The first month of a new job is often a nerve-racking experience.
You’ll be meeting your new coworkers, striving to make a good first impression, trying to fit in with company culture, hoping you don’t look like a jerk to your new boss — whew, that’s a lot to worry about.
Well, fear not — here are a few tips to make sure you nail that week, no matter what the job entails.
- Introduce yourself
On the first day at your work, introduce yourself to everyone on your team, along with any other coworkers. Business Insider previously reported that it serves them well to get you started on the right foot, because your work will directly affect theirs. The sooner you break the ice, the faster you will see results.
Also, talk about why you chose this job. Or why you are passionate about the company or the field. This automatically will make introductions more engaging and leave a positive and lasting imprint in people’s minds.
- Prioritize what are the most important things to learn
You probably have a lot of questions and little idea where to start. If there’s any doubt, start asking questions. It’ll get you up-to-speed much faster than trying to figure it out on your own.
Most people will appreciate this, as it shows you have a strong willingness to learn. And you should have a strong willingness to learn – you need to understand the business quickly and it’s usually pretty complicated.
- Observe and listen
Do your best to listen attentively during meetings, and make an effort to observe how others are behaving around the office and directly toward you. This will give you a better sense of the general atmosphere, hierarchy, and spirit of your new company than any one-sheet can.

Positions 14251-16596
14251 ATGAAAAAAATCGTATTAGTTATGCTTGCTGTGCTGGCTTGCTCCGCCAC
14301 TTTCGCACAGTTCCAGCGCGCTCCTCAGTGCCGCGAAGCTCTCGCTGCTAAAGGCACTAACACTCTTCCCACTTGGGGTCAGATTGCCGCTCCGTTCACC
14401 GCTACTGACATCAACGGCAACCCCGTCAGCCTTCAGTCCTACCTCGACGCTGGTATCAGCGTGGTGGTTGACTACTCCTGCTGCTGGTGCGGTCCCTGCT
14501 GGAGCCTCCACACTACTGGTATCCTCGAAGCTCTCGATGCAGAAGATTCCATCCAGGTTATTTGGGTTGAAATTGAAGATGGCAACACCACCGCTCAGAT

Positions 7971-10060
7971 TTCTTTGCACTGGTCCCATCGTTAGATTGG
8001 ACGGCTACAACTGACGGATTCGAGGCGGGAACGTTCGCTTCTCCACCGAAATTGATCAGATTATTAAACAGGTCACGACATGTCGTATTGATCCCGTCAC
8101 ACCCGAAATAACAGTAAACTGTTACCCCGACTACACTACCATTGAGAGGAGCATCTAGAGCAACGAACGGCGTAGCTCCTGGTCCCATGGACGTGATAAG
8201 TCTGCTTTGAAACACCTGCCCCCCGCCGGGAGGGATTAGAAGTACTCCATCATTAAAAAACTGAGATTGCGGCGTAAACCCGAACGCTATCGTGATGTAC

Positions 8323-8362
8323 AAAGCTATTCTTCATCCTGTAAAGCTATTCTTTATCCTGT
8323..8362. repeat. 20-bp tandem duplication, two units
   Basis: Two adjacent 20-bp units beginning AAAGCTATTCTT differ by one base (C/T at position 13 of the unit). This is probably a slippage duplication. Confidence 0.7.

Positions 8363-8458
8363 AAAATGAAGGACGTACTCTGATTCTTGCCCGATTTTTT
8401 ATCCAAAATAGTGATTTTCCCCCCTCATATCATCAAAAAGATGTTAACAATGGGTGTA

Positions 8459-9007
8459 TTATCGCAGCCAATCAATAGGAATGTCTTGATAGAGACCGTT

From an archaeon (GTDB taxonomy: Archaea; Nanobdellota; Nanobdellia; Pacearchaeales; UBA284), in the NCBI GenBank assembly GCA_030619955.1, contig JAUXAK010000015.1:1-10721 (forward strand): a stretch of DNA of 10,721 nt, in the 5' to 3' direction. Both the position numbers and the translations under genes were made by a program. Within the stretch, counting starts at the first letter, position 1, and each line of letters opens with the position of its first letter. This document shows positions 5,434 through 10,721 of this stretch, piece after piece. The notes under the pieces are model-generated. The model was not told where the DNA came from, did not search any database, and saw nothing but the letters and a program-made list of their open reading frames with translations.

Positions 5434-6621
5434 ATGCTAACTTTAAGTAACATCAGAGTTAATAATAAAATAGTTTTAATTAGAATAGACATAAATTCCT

- Understand what is expected of you
A key to being successful in any job is managing your manager. And, to do this well, you need to understand what they are being measured on. Like, what else is expected of you? What kind of bar are you expected to rise to? If you can understand what your manager cares most about, you’ll drastically increase your chances of forming a stronger relationship with them.
- Identify Your Wins
You shouldn’t let your coworkers and managers forget about what you are capable of. Not that you have to constantly boast about your successes, but make sure you take ownership of your early improvements (at least, the ones that work). Of course, there’s a right and wrong way to take credit: Don’t compare yourself to others; just stick to the facts and be gracious about it. There might not be a better way to cement your reputation as an efficient take-action type — and that reputation will follow you as you move up in the company.
One of the important things to do is to network with all of your new coworkers. It will give you a chance to get to know each other better, and it will show your teammate that you’re excited to be working together. While you’re at it, make a point to directly ask for tips and tricks, be it for favorite lunch spots or input on dealing with a client. More often than not, people are happy to offer help and flattered when you ask, and it shows that you value their input.
- Send a status update at the end of every week
Sending a weekly update to your manager is a great way to wrap up your first week. Be sure to include everything you’ve accomplished during the weeks, any questions you may have and a plan of what you intend to do the following week. This will show your manager that you’re organized and proactive about succeeding in your new role.
- Find a buddy
Find a work buddy, not your boss though but among the coworkers so that you can talk to whenever you’ve got a question about a pretty basic concept. If you ask a manager or one of your team members, you might inadvertently come off as unqualified. Better to let somebody you have a friendly relationship with giving you a gentle ribbing before explaining a core concept of the business.